Federal prosecutors suddenly have renewed their attempt to find the individual they believe set out to scuttle now-suspended Gov. Marvin Mandel's first trial on political corruption charges, despite the fact that Mandel's conviction is on appeal and one man convicted of jury tampering already has served his time and has gone home.

Walter E. Welkers, the Baltimore furniture salesman found guilty 21 months ago of attempting to bribe a juror in Mandel's first trial, appeared before the grand jury for several hours Tuesday.

Those familiar with the investigation believe that it is also focusing on possible links to Charles Edward Neliswender, the self-described "con-man" from Cinnaminson, N.J., who was convicted of obstruction of justice for a separate attempt to disrupt the 1976 trial of Mandel.

A mistrial was declared by U.S. District Court Judge John Pratt when several jurors overheard television news reports about the tampering attempts.

Also one Tuesday, Benjamin Greenberg, a 60-year-old roofer from Cherry Hill, N.J., appeared briefly before the grand jury.

Then, according to persons familiar with the case, he was taken before U.S. District Court Judge Alexander Harvey, who signed an order sought by the prosecutors of compel Greenberg to testify before the grand jury. Greenberg was granted "use immunity," meaning that his testimony could not be used against him in any possible case.

Greenberg, brought before the grand jury again has been ordered to appear before Harvey a second time to show why he should not be held in contempt of court.

Normally, a grand jury witness is granted "use immunity" only after he has refused to testify, asserting his Fifth Amendment right against self-incrimination.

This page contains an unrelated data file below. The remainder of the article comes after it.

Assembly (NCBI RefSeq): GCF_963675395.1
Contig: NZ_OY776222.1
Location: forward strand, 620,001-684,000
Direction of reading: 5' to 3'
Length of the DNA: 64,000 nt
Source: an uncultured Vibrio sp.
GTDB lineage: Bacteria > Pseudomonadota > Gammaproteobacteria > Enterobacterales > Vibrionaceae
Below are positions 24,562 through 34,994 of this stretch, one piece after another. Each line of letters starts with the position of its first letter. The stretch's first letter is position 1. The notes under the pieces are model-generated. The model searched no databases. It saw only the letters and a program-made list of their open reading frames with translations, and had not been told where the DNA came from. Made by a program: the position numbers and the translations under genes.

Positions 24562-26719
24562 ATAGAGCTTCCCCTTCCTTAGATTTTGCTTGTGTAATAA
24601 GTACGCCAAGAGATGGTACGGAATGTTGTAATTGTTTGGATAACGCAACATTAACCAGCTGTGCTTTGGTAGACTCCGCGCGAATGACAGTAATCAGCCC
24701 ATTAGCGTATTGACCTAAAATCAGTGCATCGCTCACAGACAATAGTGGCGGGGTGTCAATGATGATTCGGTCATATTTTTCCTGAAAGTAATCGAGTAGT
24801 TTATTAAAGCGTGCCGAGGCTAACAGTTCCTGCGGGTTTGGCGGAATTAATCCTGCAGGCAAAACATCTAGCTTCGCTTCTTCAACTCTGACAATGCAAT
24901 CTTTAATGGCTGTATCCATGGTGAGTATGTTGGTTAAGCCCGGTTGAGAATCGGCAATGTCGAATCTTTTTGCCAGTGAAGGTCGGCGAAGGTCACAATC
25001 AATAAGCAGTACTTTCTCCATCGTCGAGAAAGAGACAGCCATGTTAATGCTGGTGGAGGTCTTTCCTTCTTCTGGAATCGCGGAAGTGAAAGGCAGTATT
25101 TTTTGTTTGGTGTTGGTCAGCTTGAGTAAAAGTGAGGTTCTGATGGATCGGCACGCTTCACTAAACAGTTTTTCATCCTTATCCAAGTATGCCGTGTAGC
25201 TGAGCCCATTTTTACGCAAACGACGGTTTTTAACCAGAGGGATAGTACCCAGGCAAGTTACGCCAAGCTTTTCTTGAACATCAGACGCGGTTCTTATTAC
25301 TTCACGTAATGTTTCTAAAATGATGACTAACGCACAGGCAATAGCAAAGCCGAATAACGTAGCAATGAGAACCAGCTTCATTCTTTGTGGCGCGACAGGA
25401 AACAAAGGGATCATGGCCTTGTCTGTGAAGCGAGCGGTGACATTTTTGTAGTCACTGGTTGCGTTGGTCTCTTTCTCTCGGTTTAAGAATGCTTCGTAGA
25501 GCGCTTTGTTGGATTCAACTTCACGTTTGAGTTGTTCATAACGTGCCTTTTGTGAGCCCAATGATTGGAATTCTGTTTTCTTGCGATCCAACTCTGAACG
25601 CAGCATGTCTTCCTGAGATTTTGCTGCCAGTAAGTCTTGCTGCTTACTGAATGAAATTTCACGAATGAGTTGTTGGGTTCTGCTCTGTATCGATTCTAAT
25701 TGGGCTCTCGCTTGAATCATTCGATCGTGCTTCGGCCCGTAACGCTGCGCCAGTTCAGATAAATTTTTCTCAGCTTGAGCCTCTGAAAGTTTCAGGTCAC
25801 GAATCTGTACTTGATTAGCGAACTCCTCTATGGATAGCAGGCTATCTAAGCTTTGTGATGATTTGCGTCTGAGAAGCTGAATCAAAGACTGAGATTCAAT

Those familiar with the current investigation say it was renewed to make one more attempt to find the person, dubbed "the shark" by prosecutors, who they believe was trying to subvert the trial. It appeared that new evidence did not trigger the current investigation.

The 69-year-old Weikers was convicted in February 1977 of obstruction of justice for offering a $10,000 bribe to Mandel juror Oscar Sislen, a relative by marriage. Sislen reported the attempt to the presiding judge in the case and was removed from the jury panel.

Neiswender, whose case is on appeal, was convicted last year of obstruction of justice. Prosecutors charged that he offered to fix the trial for $20,000. He made the offer to an undercover U.S. postal inspector, who was masquerading as a man associated with Mandel's defense lawyer, according to testimony at Neiswender's trial.

Neiswender said he was acting as an intermediary for someone else who was "in politics a little bit" in Maryland, according to testimony at his trial.

Government agents were brought into the case after Mandel's lawyer, Arnold Weiner, told them he had been contacted about the jury-tampering offer.